Astrobiology– An Introduction to the Possibility of Extraterrestrial Life!

Siddhi Bhutada
3rd Year Biotechnology Student
Thadomal Shahani Engineering College

Some of you might wonder what astrobiology is. The modern term ‘astrobiology’ was familiarized by Wes Huntress at the NASA headquarters in 1995. NASA describes astrobiology as the study of the origins, evolution, distribution, and future of life in the universe. It is the branch of science involved in the study of the origin and evolution of life on Earth and the possible diversity of life elsewhere in the Universe.

Although the concept of astrobiology emerged in full force in the 1990s, it is not a new idea, no matter how bizarre it might sound. Thales (c. 600 BC), frequently referred to as the Father of Western Philosophy, advocated the concept of the plurality of worlds containing life. The Greek scholars Leucippus, Democritus and Epicurus also supported this pluralism. Metro Dorus (c. 400 BC), a student of Democritus wrote ‘It is unnatural in an extensive field to have only one stalk of wheat, and in the infinite universe only one living world’. These views were shot down by Plato and Aristotle, and for over a thousand years people believed that the Earth was the center of the Universe.

When the renaissance scholars determined that the earth orbited the sun, it began renewed conjectures about extraterrestrial life. Johannes Kepler (1571–1630), Christiaan Huygens (1629–95) and Immanuel Kant (1724–1804) believed in life on the various other planets of our solar system. The late 19th century showed a growing interest in life on other planets from a scientific perspective, but a lack of visible success resulted in this interest fading once again during the mid-20th century.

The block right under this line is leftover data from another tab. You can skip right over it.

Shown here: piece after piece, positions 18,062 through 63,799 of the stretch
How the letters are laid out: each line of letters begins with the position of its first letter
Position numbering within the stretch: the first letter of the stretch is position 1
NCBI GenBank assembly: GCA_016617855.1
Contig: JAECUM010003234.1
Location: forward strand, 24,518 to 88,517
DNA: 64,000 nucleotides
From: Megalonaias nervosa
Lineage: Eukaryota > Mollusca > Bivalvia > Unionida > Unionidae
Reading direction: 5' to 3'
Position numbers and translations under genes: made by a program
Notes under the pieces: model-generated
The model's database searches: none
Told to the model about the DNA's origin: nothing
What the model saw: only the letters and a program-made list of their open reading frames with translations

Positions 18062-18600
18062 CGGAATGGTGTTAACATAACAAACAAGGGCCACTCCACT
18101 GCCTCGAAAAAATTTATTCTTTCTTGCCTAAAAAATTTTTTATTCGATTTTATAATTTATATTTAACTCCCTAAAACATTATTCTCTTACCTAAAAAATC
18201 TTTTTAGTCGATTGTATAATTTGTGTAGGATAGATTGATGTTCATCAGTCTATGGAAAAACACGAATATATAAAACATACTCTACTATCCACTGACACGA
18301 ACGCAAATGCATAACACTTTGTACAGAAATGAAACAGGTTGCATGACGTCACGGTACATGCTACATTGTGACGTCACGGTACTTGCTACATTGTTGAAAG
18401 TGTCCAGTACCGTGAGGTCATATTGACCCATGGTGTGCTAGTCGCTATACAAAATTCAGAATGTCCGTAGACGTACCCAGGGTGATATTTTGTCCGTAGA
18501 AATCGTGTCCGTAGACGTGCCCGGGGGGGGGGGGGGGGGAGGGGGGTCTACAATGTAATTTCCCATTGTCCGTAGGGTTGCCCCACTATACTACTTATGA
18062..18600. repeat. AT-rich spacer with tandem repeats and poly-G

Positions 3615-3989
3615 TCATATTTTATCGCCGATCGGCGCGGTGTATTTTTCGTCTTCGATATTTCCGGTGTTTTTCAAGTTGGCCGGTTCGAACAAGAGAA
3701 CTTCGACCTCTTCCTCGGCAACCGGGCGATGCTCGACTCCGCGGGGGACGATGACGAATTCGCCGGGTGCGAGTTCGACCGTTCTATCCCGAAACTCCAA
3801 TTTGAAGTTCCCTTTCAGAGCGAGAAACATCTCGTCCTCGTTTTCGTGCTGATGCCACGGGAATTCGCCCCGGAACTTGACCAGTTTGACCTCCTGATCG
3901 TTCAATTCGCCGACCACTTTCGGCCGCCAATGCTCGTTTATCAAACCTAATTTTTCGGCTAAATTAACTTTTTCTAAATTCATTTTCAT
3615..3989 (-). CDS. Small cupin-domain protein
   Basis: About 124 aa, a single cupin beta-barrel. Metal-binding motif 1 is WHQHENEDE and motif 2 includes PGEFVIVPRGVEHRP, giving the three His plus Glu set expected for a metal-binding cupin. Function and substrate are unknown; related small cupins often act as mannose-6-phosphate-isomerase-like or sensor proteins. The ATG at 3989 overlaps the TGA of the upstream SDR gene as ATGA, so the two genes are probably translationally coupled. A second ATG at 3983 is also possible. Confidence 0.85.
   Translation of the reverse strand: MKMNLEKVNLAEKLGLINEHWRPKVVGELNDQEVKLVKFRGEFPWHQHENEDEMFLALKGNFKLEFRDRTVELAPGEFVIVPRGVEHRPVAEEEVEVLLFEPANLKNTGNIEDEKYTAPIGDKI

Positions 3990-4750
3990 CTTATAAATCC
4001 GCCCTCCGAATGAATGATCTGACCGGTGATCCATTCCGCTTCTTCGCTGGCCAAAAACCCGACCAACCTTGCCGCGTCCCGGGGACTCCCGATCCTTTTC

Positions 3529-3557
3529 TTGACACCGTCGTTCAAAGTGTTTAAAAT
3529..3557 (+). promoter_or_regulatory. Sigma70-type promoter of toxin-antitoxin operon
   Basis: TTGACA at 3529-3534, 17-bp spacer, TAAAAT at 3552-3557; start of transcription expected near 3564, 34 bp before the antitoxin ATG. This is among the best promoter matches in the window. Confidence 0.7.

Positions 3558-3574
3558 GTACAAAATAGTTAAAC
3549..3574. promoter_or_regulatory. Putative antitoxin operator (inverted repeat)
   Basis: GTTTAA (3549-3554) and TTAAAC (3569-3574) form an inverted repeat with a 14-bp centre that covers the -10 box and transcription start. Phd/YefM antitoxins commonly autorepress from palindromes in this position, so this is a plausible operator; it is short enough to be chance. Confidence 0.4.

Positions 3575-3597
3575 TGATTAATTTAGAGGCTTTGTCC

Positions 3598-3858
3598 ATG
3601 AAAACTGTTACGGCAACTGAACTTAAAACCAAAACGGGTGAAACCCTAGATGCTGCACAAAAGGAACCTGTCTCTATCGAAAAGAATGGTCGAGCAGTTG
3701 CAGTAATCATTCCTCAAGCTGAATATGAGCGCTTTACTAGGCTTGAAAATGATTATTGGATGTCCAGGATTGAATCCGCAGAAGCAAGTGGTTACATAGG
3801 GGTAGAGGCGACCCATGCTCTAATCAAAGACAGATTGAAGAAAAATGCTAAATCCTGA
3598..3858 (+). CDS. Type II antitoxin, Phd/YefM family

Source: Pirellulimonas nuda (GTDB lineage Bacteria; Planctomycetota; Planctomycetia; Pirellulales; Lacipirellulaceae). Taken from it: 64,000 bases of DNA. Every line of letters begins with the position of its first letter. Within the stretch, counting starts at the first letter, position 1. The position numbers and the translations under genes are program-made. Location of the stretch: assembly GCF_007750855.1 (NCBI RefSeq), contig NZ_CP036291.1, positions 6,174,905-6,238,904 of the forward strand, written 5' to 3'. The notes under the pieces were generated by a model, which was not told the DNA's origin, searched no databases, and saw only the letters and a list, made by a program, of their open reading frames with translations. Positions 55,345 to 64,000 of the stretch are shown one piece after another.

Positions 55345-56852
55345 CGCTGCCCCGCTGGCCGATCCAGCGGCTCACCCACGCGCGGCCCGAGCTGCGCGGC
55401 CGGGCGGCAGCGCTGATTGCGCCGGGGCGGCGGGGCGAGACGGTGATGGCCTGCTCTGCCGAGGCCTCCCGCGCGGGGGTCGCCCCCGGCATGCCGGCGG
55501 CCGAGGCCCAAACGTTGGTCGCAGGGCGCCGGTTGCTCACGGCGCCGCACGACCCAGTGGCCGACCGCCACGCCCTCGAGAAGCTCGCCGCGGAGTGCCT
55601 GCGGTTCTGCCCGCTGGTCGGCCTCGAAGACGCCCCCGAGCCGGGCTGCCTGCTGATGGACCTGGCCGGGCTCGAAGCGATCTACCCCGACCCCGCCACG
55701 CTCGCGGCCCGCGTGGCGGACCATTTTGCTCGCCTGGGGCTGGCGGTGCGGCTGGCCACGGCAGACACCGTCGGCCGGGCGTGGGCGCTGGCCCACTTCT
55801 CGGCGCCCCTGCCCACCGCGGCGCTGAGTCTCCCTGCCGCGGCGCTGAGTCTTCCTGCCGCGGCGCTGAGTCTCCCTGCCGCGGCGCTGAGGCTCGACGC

Astrobiology nurses the challenging issue of what exactly is ‘life’. The attributes of life can be listed as growth, responsiveness, reproduction, adaptation, structured order of cells and energy utilization (metabolism). But all of these are what life performs or executes, not what life ‘is’. They are also not exactly unique to living organisms. Growth can be seen in a bushfire, responsiveness and adaptation can be seen in a river bed where the water cuts a path through rock, many couples don’t have children and are perfectly happy without reproducing, structured order of cells can also be seen in crystals, and machines utilize energy in the form of fuel metabolism. All this proves that we can’t define life based on these properties (Catling, 2013).

Erwin Schrödinger said that every living organism must have some sort of code to run on, which we now know is called the genome of an organism. Genome is an inheritable blueprint of life, capable of minor errors to facilitate evolution through the generations. This brings us to the two, in-use definitions of life, ‘a self-sustaining chemical system capable of Darwinian evolution’ and ‘a self-sustaining, genome-containing chemical system that has developed its characteristics through evolution’. The second definition was brought into the picture due to the fact that the first one wouldn’t be of any use in formulating an experiment.